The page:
’s cooperation, inscribed more than eighty pages of minute entries into the volume, covering conferences, councils, and other meetings from 23 December 1837 through 2 January 1839. Subsequently, the Nauvoo
, JS’s personal secretary, for use in compiling JS’s history. (Nauvoo High Council Minutes, 14 Sep. 1843) The last entries made in the volume were by Joseph Cole for two Nauvoo high council meetings, on 1 and 15 June 1844. These last entries were evidently made contemporaneously, as Cole was dismissed as high council clerk in September 1844.
The minutes compiled in Minute Book 2, though for the most part not copied into that record at or near the time of the meetings they record, offer a remarkable view of the unfolding of early church organization and governance. The text captures and illuminates critical aspects of the church’s development including early conferences in New York
Stake High Council, “The Conference Minutes, and Record Book, of Christ’s Church of Latter Day Saints,” Minute Book 2, 6 Apr. 1838–[ca. June 1838], [ca. Oct. 1842], [ca. June 1844]; handwriting of Ebenezer Robinson
, Joseph M. Cole, and an unidentified scribe; 178 pages, as well as indexing in tabbed pages at beginning of book; CHL. Includes tables, redactions, use marks, and archival marking.
The second of two texts inscribed in a ledger book. The paper, which is ruled both horizontally and vertically, measures 12½ × 7¾ inches (32 × 20 cm). The book contains 276 leaves, including the flyleaves in the front and back of the book. The bound book, which features a brown suede leather cov-er, measures 13 × 8½ × 1¾ inches (33 × 22 × 4 cm). The spine has a pasted red label with “LEDGER” in gold lettering. Following the four front flyleaves, the first twenty-four pages are tabbed index pages. The next seventy-three pages were used by Warren Parrish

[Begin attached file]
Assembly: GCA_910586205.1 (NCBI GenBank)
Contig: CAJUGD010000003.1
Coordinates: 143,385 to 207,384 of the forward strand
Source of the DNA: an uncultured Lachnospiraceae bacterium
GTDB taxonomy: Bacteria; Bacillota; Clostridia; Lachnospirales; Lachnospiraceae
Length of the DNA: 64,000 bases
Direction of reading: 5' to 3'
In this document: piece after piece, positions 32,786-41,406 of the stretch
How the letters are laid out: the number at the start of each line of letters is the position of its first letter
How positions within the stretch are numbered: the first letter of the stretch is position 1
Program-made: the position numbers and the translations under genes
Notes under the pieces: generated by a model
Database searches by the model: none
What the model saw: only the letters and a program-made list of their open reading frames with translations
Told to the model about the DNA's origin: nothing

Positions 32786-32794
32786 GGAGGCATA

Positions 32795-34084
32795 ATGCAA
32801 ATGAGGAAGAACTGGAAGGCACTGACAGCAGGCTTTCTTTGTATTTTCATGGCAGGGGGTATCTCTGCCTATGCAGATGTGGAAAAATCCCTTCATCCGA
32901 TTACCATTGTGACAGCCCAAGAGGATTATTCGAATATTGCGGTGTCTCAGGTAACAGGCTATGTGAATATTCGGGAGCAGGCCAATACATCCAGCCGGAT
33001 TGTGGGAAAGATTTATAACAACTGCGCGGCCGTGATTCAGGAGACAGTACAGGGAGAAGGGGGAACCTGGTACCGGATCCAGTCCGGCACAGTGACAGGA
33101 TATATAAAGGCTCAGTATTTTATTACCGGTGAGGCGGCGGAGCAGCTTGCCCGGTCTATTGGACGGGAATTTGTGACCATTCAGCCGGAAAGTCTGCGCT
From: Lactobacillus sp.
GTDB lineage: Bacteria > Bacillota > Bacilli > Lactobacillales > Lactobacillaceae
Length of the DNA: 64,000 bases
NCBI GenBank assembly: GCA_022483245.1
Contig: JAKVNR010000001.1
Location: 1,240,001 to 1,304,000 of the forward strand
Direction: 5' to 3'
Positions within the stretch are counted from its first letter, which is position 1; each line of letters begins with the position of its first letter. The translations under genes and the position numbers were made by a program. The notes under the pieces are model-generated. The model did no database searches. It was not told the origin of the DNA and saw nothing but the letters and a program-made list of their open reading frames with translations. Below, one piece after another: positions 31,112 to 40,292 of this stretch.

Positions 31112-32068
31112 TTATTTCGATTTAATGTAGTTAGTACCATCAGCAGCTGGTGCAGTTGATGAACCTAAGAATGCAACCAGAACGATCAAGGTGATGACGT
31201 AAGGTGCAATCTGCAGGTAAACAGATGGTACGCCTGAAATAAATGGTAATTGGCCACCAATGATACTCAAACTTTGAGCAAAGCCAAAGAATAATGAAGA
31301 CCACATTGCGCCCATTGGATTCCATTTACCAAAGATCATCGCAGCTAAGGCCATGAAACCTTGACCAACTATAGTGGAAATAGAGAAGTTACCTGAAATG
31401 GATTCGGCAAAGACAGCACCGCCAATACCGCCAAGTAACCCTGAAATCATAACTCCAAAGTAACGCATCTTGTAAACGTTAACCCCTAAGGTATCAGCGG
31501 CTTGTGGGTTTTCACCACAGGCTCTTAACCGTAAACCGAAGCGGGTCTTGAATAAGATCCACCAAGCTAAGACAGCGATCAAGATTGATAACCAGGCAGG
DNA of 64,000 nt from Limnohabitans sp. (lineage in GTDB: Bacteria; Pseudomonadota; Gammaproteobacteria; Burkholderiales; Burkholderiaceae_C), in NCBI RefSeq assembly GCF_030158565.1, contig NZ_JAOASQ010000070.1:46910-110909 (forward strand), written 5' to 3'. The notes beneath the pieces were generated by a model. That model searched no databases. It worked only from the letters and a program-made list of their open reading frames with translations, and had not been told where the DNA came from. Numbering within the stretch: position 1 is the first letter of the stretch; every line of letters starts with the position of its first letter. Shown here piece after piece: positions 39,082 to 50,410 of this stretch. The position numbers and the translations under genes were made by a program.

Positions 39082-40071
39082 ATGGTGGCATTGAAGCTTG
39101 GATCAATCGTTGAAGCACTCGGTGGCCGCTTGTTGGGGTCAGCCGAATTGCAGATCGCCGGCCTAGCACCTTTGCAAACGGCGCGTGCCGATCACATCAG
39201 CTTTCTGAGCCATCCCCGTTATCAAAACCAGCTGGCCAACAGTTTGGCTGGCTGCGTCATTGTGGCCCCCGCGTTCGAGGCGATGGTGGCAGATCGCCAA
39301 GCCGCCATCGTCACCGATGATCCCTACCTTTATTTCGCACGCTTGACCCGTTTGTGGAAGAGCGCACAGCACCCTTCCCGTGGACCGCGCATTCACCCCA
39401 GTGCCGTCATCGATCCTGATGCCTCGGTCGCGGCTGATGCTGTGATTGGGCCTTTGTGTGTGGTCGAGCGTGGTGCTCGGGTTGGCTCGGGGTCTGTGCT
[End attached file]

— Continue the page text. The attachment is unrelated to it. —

, Ohio. Following a blank page, Minute Book 2 fills the next 187 pages, although there are some blank pages within and at the end of this record. The portion of the ledger in which Minute Book 2 is inscribed has its own pagination, all apparently done by Hosea Stout. Ebenezer Robinson
, Illinois, stake high council meetings held 1 and 15 June 1844, recorded by Joseph M. Cole on pages 178–185. The minutes were recorded with a quill pen, and all are in brown ink, except for some blue ink on pages 179–181. The remaining 251 pages of the book are blank. There were originally four back flyleaves; only two remain, and they are blank.
Minute Book 2 includes several redactions made in graphite, as well as some marking in blue pencil. The leather cover was decorated with blind tooling at some point, and a paper sticker was pasted on the spine with “CONFERENCE MINUTES AND HIGH COUNCIL RECORDS OF FAR WEST” inscribed in unidentified handwriting. This sticker resembles several other such stickers found on early church record books.
exodus inventory as part of “Records of High Council.” It is listed in middle- and late-nineteenth-century inventories of the Historian’s Office in Salt Lake City. The Historian’s Office apparently made a microfilm copy of the volume in 1954. Church historian Joseph Fielding Smith took the volume with him to the Office of the First Presidency when he became church president in 1970 and kept it in his safe. The book was returned to the Church History Department in 2008. These archival records and archival marking on the book indicate continuous institutional custody.